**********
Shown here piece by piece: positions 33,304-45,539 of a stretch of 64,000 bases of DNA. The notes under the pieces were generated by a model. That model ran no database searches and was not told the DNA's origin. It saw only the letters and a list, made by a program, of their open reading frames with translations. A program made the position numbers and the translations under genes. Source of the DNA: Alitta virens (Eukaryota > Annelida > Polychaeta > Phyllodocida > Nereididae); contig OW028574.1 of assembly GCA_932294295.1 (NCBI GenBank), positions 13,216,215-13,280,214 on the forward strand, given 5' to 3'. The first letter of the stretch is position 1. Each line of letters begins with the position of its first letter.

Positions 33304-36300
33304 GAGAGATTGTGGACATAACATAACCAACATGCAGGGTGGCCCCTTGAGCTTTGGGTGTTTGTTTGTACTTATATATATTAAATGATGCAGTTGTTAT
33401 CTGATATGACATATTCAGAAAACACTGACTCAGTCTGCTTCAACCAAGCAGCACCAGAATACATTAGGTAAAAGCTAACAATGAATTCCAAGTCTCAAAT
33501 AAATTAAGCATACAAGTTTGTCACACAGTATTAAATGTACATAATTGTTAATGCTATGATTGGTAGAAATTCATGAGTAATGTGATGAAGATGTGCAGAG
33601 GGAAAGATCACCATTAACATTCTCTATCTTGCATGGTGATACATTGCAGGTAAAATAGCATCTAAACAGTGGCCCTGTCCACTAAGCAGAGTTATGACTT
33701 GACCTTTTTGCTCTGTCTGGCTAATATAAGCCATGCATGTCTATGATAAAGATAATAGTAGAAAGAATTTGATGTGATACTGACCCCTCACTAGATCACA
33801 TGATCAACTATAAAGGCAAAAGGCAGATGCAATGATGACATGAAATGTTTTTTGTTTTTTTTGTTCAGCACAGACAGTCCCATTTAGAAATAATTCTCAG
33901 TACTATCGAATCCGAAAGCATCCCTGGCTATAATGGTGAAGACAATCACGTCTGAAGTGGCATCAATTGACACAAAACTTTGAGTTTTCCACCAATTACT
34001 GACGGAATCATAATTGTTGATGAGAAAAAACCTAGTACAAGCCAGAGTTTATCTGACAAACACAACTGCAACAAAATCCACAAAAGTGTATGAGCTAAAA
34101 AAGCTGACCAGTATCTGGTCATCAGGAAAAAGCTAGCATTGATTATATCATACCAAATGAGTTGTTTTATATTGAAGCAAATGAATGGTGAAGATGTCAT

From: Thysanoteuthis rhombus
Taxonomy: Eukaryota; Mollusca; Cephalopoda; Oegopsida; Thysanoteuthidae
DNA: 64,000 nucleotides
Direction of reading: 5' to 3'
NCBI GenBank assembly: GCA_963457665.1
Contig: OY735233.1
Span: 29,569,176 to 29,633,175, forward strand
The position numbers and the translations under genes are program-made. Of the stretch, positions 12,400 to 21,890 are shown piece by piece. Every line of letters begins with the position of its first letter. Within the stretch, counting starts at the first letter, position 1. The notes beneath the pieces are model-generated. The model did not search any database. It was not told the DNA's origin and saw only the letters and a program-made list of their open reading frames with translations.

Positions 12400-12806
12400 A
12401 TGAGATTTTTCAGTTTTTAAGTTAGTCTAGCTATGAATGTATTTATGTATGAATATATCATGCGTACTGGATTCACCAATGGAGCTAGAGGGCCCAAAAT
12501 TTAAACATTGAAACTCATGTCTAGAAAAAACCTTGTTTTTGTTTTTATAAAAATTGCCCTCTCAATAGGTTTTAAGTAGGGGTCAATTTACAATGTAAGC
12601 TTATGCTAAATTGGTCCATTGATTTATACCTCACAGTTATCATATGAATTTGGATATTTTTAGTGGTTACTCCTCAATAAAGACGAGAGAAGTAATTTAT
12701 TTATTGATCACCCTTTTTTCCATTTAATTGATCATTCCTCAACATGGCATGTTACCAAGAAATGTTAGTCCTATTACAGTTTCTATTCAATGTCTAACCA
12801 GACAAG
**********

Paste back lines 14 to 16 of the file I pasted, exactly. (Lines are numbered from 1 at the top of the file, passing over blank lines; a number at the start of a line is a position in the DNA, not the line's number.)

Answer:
DNA: 64,000 nucleotides
Direction of reading: 5' to 3'
NCBI GenBank assembly: GCA_963457665.1